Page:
The IAB’s first ever study measuring the contribution of online performance marketing revealed the value of the industry and its place within the marketing mix. Clare O’Brien, IAB industry programmes consultant, shares her insights into the study.
The launch of the IAB’s Valuation of the Online Performance Industry is a project that, as one commentator has said, was a long time coming. Affiliate marketing and lead generation are two of the most mature channels on the web, but have constituted a ‘hidden economy’ when compared to other channels. Just as it’s essential to explore new ways of reaching consumers, assessing the value of marketing staples is just as vital in growing brands and business results.
For the first time ever, we have real clarity about the size and scale of affiliate marketing and online lead generation through the Internet Advertising Bureau’s work with PwC and the members of our Councils.
The figures speak for themselves: online performance marketing is a form of marketing and advertising that works. It delivers a strong and highly measurable ROI – £1 spent equates to £11 worth of sales. That’s an estimated £9bn in sales in 2012 alone. There are few other marketing channels that can make similar claims.
That’s because online performance marketing is highly trackable and efficient. Since advertisers pay only for a consumer’s specific action (completed purchase, data submission, call request etc), wasted spend decreases greatly and can disappear entirely when campaigns are properly optimised – usually by specialist experts.
Given the current climate, it’s unsurprising then that the online performance marketing (OPM) channel is booming. PwC estimate that 3,000-4,000 advertisers are actively engaged in spending on the channel, and around 10,00 publishers monetise their content through OPM. Together they represent 7-9 per cent of the UK’s digital marketing spend and drive 5-6 per cent of retail e-commerce.
It’s easy to see why seasoned marketers are devoting more of their marketing resources to the OPM channel... and why more advertisers are turning their attention to the channel: simply that it pays directly attributable dividends.
The amount spent on performance marketing in 2012 was £814m. With this much investment committed by marketers to OPM, the IAB needed to make sure that this most measurable of all advertising channels was measured with a little more accuracy itself.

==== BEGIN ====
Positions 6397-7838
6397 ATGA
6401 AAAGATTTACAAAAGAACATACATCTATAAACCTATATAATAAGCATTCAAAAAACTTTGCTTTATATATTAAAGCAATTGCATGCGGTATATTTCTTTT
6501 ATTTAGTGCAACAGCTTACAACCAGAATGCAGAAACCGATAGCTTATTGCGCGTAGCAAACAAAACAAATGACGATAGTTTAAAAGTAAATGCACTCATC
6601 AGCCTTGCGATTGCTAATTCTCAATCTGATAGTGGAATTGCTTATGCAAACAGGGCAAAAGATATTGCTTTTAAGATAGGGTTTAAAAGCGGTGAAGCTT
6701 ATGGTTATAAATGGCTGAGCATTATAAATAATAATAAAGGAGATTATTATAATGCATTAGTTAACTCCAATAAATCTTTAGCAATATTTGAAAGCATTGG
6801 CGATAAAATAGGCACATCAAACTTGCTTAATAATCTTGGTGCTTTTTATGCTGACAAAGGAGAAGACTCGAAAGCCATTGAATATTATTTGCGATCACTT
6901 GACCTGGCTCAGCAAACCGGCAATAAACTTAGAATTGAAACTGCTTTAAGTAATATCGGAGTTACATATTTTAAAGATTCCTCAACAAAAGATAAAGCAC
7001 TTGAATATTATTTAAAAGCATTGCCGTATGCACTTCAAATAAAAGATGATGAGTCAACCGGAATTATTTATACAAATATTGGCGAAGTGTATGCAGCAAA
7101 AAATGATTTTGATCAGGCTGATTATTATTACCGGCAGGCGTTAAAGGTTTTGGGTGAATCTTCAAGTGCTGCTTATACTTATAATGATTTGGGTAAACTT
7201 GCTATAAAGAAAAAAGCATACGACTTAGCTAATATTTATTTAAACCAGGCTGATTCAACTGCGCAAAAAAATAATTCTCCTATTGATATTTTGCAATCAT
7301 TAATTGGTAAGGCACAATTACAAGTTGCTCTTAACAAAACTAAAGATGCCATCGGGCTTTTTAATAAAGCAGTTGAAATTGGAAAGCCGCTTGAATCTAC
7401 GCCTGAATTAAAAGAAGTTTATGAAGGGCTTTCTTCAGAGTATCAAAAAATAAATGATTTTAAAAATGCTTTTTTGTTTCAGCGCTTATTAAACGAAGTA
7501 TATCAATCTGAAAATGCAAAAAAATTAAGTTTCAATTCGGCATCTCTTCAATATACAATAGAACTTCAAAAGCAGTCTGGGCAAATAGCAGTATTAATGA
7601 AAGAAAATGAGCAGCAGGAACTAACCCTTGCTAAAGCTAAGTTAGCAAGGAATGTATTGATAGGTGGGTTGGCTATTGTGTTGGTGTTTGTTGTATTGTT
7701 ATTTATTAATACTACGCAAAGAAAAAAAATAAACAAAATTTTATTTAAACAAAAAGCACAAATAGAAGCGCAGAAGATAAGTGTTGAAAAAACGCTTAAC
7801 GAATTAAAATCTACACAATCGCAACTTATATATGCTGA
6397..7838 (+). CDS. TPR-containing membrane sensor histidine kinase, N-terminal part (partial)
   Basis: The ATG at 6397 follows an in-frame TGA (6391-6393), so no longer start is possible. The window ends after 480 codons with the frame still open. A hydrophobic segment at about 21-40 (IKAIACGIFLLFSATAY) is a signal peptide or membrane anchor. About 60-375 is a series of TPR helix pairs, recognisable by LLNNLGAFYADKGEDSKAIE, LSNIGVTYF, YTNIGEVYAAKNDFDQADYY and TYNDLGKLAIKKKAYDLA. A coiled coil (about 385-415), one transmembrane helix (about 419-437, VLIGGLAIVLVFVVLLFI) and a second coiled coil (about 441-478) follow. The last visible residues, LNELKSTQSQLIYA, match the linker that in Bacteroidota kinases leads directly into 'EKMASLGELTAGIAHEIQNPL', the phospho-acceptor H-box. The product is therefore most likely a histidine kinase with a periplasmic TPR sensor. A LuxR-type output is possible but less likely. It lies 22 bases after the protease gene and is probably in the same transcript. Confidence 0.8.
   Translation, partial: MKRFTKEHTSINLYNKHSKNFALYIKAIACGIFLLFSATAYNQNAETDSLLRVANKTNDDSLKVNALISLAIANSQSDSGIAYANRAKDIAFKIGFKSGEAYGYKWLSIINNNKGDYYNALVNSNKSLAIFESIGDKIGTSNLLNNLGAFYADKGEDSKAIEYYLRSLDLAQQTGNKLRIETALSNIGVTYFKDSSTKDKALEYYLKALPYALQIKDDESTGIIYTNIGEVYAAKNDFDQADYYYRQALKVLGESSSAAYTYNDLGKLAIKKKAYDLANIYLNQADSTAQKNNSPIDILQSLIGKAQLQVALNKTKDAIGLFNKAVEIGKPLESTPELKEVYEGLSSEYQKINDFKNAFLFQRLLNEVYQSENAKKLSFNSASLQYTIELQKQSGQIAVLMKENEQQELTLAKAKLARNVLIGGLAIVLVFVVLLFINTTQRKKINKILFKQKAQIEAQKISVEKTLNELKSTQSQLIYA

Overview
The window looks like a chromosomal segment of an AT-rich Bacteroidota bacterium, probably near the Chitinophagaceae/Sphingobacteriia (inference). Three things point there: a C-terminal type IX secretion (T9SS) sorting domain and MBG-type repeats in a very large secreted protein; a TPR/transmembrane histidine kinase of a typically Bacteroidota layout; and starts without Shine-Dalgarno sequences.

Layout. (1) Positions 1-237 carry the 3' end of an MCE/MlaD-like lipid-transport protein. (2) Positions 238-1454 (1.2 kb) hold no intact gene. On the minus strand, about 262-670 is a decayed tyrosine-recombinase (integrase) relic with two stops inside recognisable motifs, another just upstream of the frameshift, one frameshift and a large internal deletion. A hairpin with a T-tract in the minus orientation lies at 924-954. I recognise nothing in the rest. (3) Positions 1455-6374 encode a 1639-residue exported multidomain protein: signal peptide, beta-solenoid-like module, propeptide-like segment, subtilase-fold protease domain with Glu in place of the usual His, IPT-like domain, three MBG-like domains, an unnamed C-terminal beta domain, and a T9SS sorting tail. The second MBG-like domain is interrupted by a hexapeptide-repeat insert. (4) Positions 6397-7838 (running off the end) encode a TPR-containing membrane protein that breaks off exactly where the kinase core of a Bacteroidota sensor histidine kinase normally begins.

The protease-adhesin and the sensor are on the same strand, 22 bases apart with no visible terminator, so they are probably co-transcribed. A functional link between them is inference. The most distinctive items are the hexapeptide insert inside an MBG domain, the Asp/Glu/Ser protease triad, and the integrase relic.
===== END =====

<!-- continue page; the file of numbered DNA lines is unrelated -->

As part of this first ever in-depth study of its type, PwC carried out 30 one-to-one interviews with key players, including 14 with advertisers from across retail, telecoms & media, finance, travel, auto and gaming sectors. This was in addition to gathering detailed quantitative data from its survey that was completed by 24 companies.
The interviews revealed some fascinating insights for marketers. For instance, one major advertiser said: “Affiliates drive the highest value customers compared to other channels like paid search, display and offline channels”. When you consider that the affiliate channel produced 100m completed transactions in 2012 (or roughly two completed purchases by every adult in the UK), it sounds clichéd, but predictable targeting of higher value customers through this highly effective channel is something of a no-brainer for marketers under pressure to justify every marketing penny.
These data and insights underpin statements like that of Maureen McDonagh, Nectar’s director of e-commerce, who said at the IAB’s launch of the OPM study: “Increasingly we’re deepening working partnerships with our performance channel so we can optimise the value we give back to our customers across the many different channels that exist.”
And those channels are broad. At the one end blogger- power fuels, for instance, high street fashion retail OPM investment into blogs such as Style Bubble, while at the other, cashback and voucher sites like vouchercodes.co.uk satisfy the growing trend for savvy consumers to deal- search as an integral part of their shopping behaviours.
So which marketers are optimising the channel? It’s probably unsurprising that financial services account for 45 per cent of the channel’s spend. Lead data always has and remains the focus for financial services marketing, and online is providing a far more efficient and measurable platform for permission-based data collection.
But there are probably other factors behind the rapid growth in spending on online lead generation: an impressive 140 per cent in the last five years since 2008. Social media is playing a major role in changing relationships between brands and customers. The ability to personalise offers and message communications based on an individual’s profile and preferences is a key marketing objective.
And it’s a growth outlook. In a separate survey carried out by the IAB’s Affiliate Marketing Channel at the end of 2012, 23 per cent of advertisers set up their affiliate marketing programmes within the previous 12 months. Hardly surprising now that we know that last year, the equivalent of every adult in the UK made up to two purchases through an affiliate link, and that we have all provided data in response to an online lead generation campaign more than once – 70m leads were generated in 2012, producing £1bn worth of sales, according to the study.
We were delighted by PwC’s findings, most especially with the £9bn sales contribution figure. This beats the industry average by a fair margin. In recent stats released by the Advertising Association, advertising as a whole contributes £6 for every £1 spent; an impressive figure, but made much higher with the contribution of online performance marketing.
It feels like it’s time for OPM to feature even more strongly in the marketing mix, so that marketers no longer have to guess about their results, but instead have the confidence to know what they will be.
Measurement image via Shutterstock